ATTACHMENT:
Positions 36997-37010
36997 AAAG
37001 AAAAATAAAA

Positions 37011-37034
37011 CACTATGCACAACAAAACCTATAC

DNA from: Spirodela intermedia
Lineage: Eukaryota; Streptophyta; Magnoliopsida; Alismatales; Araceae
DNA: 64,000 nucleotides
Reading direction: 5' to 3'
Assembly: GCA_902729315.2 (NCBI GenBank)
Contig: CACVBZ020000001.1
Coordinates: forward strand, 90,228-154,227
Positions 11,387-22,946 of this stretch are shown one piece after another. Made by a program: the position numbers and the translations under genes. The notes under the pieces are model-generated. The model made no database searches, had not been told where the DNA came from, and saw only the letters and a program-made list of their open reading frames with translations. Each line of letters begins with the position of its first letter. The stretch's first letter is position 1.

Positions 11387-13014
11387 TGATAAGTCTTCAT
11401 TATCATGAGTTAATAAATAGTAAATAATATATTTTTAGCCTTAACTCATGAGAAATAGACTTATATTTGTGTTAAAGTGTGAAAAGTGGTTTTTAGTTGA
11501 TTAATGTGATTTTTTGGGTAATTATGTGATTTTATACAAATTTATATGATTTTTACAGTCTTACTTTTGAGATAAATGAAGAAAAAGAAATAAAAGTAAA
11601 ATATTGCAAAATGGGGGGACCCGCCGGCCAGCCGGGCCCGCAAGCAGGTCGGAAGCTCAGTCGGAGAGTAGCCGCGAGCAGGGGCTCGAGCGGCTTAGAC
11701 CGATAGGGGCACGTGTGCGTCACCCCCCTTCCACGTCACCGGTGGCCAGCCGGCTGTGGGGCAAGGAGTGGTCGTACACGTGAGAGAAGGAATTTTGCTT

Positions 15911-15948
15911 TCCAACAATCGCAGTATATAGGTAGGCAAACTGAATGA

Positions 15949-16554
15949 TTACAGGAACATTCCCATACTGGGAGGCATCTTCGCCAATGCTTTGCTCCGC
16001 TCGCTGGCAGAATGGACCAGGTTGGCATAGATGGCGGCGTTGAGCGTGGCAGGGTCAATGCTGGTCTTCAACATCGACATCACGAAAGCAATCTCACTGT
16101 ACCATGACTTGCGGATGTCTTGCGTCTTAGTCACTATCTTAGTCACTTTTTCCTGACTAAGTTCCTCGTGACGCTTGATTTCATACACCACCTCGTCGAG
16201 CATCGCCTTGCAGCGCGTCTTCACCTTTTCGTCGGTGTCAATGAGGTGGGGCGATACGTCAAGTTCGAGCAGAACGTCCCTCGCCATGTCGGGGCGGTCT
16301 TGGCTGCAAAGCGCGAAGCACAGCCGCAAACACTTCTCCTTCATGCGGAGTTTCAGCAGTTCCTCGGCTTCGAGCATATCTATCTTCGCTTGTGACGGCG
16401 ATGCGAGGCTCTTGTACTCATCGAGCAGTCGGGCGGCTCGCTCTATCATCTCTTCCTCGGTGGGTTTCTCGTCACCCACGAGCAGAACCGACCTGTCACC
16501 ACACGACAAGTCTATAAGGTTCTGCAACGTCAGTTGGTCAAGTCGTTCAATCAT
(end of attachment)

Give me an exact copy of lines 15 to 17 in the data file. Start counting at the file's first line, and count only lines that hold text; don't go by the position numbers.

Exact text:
11387 TGATAAGTCTTCAT
11401 TATCATGAGTTAATAAATAGTAAATAATATATTTTTAGCCTTAACTCATGAGAAATAGACTTATATTTGTGTTAAAGTGTGAAAAGTGGTTTTTAGTTGA
11501 TTAATGTGATTTTTTGGGTAATTATGTGATTTTATACAAATTTATATGATTTTTACAGTCTTACTTTTGAGATAAATGAAGAAAAAGAAATAAAAGTAAA